Many enterprises and IT departments feel the demand to strengthen the security surrounding their critical corporate assets and data. Data breaches now cost surveyed firms $4.24 million per event on average, the highest cost in the report’s 17-year history, according to a worldwide analysis from 2021.
Fallible manual processes are no longer sufficient for data protection and user privilege management. You’ll need to establish strong identity-proofing measures since data breaches, identity theft, and fraud are major dangers.
Any procedure through which an application verifies the genuineness of a user’s identification is known as authentication. Applications authenticate users by employing a broad range of protocols, including signature matching, RFID tagging, fingerprint scanning, and more, in addition to traditional passwords and single sign-on options. Your application needs authentication since you must identify users to safeguard your data and grant users access. This may be as simple as user profile information, the information in the database they are accessing to read or change, or even the backend architecture you employ to manage your services.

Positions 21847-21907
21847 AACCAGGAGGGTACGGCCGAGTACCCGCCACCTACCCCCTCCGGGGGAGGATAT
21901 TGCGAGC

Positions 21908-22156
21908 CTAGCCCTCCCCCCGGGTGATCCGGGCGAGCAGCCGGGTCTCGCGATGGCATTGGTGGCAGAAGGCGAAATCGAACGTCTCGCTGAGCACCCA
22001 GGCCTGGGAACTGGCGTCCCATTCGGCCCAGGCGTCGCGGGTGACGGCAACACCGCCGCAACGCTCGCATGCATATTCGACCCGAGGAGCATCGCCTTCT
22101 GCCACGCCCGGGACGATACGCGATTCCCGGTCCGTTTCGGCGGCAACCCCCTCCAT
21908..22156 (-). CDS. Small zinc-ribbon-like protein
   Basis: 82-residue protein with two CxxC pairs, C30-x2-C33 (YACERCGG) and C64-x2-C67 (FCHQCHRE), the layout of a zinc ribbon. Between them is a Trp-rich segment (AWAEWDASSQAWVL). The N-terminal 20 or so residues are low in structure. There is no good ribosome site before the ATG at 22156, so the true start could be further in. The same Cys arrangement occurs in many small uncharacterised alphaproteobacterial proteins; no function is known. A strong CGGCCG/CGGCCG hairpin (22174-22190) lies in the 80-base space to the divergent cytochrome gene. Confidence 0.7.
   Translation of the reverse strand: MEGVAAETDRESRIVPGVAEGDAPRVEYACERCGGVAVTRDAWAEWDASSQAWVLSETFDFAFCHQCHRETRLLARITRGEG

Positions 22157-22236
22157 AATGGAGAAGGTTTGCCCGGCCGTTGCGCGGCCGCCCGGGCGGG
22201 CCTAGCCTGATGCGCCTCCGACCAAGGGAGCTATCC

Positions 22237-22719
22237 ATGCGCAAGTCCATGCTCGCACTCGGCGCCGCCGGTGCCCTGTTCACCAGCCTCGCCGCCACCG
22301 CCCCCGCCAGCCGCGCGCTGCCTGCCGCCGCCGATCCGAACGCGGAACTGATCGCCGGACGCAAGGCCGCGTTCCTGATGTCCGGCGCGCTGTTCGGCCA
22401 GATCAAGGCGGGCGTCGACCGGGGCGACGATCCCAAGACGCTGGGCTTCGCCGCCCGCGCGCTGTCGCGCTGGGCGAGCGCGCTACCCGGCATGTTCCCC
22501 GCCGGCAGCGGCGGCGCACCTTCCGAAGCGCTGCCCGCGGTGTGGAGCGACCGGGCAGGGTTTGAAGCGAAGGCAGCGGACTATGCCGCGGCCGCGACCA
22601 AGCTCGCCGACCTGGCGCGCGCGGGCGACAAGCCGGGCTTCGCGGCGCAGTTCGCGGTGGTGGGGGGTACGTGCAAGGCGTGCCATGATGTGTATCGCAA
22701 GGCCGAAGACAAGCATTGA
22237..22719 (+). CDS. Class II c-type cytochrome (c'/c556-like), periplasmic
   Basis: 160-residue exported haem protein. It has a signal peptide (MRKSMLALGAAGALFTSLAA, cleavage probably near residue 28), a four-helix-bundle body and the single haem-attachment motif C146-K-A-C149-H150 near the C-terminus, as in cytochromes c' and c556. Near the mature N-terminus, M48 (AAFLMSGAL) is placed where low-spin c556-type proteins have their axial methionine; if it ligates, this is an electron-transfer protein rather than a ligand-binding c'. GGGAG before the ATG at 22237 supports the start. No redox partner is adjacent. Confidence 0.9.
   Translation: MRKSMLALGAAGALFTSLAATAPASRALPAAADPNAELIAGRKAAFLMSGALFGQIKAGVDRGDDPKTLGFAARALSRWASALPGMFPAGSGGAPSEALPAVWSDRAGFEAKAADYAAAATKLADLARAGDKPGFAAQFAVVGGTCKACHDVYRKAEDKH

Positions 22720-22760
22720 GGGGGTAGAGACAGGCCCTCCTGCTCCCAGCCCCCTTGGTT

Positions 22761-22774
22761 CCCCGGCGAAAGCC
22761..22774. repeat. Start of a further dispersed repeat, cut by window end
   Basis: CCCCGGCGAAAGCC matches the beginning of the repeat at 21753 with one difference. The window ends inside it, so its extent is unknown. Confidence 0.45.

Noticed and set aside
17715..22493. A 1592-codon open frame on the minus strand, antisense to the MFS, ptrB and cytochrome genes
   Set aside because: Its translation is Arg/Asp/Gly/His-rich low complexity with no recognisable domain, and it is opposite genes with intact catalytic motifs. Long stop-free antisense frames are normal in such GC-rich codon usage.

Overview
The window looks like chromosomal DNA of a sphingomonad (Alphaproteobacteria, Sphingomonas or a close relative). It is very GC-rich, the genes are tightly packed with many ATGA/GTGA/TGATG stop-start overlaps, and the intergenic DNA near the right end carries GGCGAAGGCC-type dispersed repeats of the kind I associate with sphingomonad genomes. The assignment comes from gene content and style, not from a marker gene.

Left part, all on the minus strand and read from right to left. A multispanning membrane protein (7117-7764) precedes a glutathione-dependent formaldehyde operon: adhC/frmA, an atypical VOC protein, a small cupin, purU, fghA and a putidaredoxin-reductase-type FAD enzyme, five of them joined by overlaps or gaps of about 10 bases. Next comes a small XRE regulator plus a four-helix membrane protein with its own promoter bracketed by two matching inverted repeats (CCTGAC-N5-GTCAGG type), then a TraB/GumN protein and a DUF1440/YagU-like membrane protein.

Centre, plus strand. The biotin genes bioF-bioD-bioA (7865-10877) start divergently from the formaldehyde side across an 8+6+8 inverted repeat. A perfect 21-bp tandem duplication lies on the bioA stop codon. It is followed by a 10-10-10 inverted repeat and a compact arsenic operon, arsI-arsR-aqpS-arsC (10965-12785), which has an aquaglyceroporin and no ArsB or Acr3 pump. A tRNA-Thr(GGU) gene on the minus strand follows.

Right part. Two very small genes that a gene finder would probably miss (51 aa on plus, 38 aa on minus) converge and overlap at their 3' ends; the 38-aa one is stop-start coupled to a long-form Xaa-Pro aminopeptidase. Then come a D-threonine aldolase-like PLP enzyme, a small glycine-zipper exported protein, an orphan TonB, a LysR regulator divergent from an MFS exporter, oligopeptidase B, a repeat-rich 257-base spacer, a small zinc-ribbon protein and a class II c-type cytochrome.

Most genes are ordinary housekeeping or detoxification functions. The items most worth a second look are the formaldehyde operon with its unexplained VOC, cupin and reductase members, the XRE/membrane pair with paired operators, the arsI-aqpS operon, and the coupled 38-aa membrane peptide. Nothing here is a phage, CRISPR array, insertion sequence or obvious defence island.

Here is a complete guide to identity authentication to help you understand it better.
What is Identity Authentication?
A person’s identity is verified to see if they are who they claim to be. Additional information that that particular individual can only produce is crucial for authentication.
Authenticating services increase the identification data required to generate a successful match by adding a layer of identity data. Authentication further lowers the possibility of fraud and raises the confidence needed to securely conduct business with that specific person.